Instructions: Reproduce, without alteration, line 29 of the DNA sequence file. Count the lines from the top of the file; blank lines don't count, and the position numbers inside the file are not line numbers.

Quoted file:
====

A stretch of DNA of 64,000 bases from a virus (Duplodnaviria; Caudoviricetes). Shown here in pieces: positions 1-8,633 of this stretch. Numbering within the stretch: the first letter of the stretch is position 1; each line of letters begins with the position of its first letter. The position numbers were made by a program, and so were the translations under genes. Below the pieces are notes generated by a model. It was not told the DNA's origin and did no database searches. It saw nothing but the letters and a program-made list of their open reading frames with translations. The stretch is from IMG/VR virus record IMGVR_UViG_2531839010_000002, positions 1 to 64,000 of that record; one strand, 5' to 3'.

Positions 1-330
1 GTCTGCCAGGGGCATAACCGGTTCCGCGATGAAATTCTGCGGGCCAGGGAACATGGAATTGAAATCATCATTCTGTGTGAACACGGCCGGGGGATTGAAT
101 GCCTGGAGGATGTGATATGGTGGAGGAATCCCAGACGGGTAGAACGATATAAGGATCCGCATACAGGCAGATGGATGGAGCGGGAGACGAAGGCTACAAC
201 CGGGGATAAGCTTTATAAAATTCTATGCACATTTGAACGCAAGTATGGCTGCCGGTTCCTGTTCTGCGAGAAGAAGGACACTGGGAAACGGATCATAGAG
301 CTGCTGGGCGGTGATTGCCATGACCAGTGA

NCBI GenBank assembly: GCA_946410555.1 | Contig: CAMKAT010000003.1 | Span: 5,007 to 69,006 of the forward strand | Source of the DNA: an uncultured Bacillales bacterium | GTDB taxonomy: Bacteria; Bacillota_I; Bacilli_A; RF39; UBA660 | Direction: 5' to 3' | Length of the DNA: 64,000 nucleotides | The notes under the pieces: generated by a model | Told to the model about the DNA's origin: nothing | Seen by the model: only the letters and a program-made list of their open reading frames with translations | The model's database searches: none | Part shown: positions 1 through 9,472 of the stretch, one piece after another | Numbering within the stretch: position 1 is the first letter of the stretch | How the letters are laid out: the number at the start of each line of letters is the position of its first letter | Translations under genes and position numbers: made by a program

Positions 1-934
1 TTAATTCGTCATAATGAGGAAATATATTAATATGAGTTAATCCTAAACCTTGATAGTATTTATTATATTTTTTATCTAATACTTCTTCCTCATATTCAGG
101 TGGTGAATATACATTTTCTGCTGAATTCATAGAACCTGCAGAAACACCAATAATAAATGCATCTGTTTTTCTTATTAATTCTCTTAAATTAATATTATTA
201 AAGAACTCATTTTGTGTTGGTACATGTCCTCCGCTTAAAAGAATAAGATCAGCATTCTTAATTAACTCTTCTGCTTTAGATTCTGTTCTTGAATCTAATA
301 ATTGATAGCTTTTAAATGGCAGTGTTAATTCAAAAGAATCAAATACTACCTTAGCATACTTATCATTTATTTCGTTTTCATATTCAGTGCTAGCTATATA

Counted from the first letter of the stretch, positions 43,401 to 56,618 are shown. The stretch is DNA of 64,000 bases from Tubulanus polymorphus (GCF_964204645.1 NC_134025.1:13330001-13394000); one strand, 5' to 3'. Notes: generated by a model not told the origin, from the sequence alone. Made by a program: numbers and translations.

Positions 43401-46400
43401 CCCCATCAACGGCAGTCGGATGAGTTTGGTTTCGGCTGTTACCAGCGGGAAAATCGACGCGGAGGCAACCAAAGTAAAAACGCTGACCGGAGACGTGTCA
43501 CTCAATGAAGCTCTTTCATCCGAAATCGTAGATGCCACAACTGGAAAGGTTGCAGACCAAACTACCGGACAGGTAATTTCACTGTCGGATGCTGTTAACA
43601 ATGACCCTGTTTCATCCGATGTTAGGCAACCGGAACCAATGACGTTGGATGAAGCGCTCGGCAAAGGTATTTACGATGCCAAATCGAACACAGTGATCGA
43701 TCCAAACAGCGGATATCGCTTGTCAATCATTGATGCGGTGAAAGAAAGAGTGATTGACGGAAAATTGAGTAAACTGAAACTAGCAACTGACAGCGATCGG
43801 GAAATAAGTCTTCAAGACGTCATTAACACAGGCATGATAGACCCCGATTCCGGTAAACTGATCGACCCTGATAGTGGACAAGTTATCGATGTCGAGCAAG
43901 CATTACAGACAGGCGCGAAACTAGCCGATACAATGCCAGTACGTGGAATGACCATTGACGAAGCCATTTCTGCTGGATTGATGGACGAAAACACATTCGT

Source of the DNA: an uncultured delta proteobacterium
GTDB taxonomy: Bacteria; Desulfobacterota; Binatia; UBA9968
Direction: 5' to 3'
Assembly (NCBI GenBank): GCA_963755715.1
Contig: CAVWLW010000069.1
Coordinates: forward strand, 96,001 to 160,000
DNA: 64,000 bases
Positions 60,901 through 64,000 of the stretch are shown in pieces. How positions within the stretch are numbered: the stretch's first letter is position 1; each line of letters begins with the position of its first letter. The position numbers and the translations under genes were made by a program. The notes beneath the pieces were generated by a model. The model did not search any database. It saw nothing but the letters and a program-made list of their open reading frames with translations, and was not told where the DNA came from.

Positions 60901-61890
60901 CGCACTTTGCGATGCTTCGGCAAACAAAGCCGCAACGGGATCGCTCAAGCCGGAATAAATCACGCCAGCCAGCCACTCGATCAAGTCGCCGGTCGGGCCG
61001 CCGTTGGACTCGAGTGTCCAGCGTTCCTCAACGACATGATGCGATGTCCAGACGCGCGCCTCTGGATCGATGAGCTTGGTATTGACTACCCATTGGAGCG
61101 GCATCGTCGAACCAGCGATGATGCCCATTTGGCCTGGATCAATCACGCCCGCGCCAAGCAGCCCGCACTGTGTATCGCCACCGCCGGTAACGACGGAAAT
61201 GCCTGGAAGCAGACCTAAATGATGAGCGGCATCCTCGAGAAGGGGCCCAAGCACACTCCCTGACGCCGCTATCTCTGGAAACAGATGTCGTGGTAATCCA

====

Positions 60901-61890